This World Humanitarian Day, we are honouring the women who work on the front line of their own communities in some of the most difficult places. Those who make a huge contribution to make their societies a better place.
Qamar Al-Kurdi, 23, is Jordanian and based in the Syrian refugee camp Azraq. The camp currently has a population of over 35,000 refugees. She is a karate teacher with World Vision, an international children’s charity, and has done karate since the age of nine.
She explains that at first, her parents "disapproved", so she signed up without their knowledge. Qamar goes on to say; “One day I participated in the King Abdullah award for physical fitness, I won a gold medal and had the chance to meet the King. After this, my parents started encouraging me to participate in sport.”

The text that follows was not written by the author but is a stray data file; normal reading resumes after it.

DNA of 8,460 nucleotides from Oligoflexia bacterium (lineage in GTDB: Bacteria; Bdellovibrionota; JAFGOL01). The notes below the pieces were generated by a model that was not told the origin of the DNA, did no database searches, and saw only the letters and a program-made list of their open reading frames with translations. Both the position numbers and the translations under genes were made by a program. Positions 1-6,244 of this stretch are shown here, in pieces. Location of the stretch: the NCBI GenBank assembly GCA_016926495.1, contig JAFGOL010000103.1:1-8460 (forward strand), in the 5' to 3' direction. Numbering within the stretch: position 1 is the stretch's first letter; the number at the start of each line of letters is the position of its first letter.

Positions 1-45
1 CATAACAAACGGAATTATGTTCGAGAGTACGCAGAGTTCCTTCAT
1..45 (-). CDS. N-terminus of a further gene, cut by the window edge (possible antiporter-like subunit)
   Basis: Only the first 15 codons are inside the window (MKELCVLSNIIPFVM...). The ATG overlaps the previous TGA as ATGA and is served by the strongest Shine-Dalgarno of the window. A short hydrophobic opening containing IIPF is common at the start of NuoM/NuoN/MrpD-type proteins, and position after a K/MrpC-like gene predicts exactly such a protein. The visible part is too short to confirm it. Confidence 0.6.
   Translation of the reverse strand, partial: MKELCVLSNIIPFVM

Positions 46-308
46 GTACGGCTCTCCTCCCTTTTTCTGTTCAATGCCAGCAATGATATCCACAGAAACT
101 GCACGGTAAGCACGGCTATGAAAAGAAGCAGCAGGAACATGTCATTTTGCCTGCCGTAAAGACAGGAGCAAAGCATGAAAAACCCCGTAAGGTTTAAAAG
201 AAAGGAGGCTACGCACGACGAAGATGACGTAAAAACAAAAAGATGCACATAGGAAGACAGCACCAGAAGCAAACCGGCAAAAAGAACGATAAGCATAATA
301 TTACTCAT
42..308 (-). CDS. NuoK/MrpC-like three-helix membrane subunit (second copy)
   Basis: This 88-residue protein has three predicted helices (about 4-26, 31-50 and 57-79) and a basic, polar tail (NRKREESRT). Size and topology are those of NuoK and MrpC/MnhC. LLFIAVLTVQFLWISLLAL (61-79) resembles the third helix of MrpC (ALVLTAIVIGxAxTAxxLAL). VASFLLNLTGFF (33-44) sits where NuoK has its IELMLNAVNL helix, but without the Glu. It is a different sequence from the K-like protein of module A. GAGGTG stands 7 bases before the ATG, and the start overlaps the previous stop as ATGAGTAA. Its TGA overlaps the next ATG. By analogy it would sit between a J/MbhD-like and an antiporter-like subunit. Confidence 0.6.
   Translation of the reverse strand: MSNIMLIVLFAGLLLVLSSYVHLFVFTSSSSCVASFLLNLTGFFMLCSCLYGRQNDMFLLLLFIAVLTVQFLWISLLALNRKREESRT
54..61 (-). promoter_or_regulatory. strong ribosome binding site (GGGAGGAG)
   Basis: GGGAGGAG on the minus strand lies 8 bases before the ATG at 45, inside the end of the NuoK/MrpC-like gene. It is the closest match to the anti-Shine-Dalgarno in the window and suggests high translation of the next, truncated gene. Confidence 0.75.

World Vision supports children by organising sporting activities including basketball, football, karate and gymnastics for girls and boys. Qamar started teaching karate specifically to Syrian refugee girls in February 2018.
Qamar explains; “The girls lived hard lives in Syria – they have shared with me the stories of how they left Syria and how they used to hear the warplanes. When they first arrived here, their psychological state was very bad.
“Life is hard for girls living in the Azraq camp as they have very few rights. They are not allowed to play or to go out much, and common traditions mean they aren’t allowed to continue in school and must marry at a young age."